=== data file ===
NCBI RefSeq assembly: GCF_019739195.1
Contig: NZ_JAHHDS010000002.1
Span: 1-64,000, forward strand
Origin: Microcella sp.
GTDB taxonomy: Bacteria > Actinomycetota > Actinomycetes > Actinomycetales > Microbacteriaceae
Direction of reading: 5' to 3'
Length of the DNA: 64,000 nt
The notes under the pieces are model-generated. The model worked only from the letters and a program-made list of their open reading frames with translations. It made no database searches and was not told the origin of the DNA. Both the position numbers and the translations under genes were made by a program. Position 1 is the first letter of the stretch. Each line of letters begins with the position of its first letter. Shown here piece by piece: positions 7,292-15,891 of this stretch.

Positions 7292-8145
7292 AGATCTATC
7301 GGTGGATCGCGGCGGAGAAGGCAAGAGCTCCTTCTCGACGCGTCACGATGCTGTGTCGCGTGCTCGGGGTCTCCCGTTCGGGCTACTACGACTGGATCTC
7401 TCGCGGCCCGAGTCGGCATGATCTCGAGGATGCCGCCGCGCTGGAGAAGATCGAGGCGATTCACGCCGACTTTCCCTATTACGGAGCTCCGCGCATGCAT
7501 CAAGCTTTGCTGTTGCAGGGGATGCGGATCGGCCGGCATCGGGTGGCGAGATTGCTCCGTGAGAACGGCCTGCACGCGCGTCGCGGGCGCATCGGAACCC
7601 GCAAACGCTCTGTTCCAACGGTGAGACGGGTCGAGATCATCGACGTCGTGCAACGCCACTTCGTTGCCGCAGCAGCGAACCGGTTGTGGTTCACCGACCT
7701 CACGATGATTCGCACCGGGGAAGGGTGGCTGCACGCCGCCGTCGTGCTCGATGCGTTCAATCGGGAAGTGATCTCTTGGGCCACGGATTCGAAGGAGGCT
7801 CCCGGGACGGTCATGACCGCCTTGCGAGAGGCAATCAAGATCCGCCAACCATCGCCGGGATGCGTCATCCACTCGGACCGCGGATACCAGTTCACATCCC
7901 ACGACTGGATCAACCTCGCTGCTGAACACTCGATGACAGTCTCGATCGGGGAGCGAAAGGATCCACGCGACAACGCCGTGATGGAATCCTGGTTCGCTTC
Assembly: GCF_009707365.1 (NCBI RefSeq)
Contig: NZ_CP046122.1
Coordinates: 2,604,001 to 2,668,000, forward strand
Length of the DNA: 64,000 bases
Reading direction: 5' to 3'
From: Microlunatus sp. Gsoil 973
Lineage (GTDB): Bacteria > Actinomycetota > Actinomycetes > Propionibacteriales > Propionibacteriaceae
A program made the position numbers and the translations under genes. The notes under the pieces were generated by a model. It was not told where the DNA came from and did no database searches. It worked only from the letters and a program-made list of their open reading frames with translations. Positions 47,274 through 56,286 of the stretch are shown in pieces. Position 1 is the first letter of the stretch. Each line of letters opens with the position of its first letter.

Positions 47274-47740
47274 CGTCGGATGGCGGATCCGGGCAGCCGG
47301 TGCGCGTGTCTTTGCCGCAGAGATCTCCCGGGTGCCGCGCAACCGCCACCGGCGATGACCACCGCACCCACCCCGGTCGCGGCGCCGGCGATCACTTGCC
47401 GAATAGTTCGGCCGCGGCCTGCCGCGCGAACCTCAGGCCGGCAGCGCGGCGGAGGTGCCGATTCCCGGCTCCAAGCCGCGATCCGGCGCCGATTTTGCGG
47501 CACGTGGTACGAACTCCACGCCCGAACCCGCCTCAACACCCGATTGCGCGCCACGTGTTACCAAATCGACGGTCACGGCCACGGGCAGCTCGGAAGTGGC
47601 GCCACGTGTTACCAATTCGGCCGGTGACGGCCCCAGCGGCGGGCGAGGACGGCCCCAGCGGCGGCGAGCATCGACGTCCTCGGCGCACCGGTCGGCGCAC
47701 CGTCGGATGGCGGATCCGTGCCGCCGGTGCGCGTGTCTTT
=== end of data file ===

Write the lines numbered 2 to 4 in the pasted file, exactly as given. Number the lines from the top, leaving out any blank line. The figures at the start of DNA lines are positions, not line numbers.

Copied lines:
Contig: NZ_JAHHDS010000002.1
Span: 1-64,000, forward strand
Origin: Microcella sp.